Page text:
Another connection was uncovered just last week as a researcher at Stanford University who was having a problem with her visa was revealed as an officer in the Chinese military.
Federal authorities have charged Song Chen, 38, with visa fraud after discovering she failed to disclose her ties to China’s People’s Liberation Army, the Justice Department said.
Song entered the U.S. in December 2018 using a J-1 nonimmigrant visa, which is given to foreigners who are participating in work-and-study-based visitor exchange programs.
In her visa application submitted in November 2018, she described herself as a neurologist who was coming to Stanford University to conduct research related to brain disease. She disclosed that she served in the Chinese military from September 2000 to June 2011, and that her current employer was a Beijing hospital named “Xi Diaoyutai.”
“Open source research showed Song’s continued affiliation with the PLA Air Force in a variety of capacities well past her stated termination date of June 2011,” said FBI agent Joyce Blalock in a July 17 affidavit.
The open source intelligence used to verify Song’s background include five scientific research papers she helped co-author between 2012 and 2018. In two of the research papers, Song noted that she was aligned with the Fourth Military Medical University in Xi’an, which is the capital of northwestern China’s Shaanxi Province.
The FMMU’s website said that the institution changed its name to Air Force Military Medical University in 2017 and that the university is a part of the Air Force branch of the PLA.
In addition, the other three papers showed Song’s affiliation with the Air Force General Hospital in Beijing, which has the exact address as the Beijing hospital she listed in her visa application.
The news site continues:
The research also found a photo of Song dressed in a Chinese military uniform with insignia, on her profile page that appears on the Chinese health site “cnkang.com.” The link to her page, which was included on the affidavit, is no longer accessible.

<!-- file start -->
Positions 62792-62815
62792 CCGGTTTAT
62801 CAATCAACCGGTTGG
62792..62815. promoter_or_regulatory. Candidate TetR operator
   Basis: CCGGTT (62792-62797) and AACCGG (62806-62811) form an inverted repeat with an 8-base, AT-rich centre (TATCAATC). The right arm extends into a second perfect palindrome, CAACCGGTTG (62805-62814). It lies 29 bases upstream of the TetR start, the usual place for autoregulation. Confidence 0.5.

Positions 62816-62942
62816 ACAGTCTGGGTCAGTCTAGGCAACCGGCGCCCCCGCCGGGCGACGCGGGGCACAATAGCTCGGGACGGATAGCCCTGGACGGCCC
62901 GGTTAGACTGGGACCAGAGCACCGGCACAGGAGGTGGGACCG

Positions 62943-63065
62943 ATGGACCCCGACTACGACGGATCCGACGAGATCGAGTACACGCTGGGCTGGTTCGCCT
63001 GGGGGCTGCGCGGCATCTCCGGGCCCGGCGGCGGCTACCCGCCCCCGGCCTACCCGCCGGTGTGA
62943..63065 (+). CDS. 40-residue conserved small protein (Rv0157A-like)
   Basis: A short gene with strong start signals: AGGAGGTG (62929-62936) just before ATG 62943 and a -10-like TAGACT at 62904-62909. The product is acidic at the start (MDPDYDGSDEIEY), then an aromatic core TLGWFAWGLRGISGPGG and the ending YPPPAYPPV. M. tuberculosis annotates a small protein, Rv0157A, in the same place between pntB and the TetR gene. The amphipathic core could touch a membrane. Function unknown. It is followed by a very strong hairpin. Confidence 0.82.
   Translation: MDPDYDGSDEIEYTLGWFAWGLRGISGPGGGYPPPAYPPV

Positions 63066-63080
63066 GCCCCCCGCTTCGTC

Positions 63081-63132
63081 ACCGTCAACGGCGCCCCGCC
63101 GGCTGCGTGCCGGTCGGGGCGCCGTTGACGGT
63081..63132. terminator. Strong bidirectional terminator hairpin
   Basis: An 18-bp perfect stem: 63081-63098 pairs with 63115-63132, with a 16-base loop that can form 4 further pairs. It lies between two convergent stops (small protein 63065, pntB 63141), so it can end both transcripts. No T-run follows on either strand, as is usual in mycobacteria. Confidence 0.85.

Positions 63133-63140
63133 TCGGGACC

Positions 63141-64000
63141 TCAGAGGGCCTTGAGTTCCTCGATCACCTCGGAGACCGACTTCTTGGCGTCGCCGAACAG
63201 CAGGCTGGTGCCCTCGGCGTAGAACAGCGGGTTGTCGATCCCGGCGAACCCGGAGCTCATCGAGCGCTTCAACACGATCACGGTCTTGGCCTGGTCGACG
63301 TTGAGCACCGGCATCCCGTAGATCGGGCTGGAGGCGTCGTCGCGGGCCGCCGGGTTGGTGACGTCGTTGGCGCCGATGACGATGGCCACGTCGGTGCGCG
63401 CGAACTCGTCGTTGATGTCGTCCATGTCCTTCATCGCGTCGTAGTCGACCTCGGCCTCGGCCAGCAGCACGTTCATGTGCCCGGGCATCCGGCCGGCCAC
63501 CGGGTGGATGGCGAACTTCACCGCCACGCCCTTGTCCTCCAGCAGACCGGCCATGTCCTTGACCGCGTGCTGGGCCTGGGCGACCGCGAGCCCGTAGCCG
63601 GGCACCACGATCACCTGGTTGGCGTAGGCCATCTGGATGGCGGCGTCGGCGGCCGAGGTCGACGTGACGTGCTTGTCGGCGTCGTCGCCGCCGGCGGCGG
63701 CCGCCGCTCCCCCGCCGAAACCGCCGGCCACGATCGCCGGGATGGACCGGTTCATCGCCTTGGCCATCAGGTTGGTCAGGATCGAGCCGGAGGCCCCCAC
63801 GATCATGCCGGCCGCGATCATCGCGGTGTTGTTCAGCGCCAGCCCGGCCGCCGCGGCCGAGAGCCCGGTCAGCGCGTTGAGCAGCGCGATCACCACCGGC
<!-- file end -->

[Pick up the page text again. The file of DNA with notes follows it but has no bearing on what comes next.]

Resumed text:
According to the affidavit, the insignia on her uniform represented civilian cadres of the PLA, who are “active military personnel who have been appointed to junior professional technical positions or clerical ranks and above,” citing China’s Ministry of National Defense.
“I believe that Song was intentionally misleading when she claimed no association with the PLA Air Force and could not provide articulable reasons to explain her continued affiliation with elements of the Chinese military,” Blalock said. (Related: AG Bill Barr criticizes Hollywood’s coddling of Communist China.)
The FBI and DoJ noted that Song hid other aspects of her espionage, noting at one point in a letter to the Chinese consulate in New York she couldn’t send military approval documents via the Internet because they were classified.
The discovery comes as the Trump administration ordered the Chinese to close a consulate in Houston amid discoveries that Beijing has been continuing its practice of stealing intellectual property from the United States and from countries and companies abroad.
Fox News Asia analyst Gordon Chang said that the closure was also tied to Beijing’s continued attempts to undermine the U.S. government during these times of unrest, using our own freedoms against us.
“Also, there are stories that this consulate had links with protest groups in the United States providing financial and logistical support. That’s unconfirmed," he said.
"But, what is confirmed is that the Chinese Foreign Ministry and the Communist Party's global ties have been engaged in a malicious disinformation campaign, deliberately stoking racial tensions in the U.S.,” he added.
As for Song, if she is convicted, she faces a $250,000 fine and as much as 10 years in prison.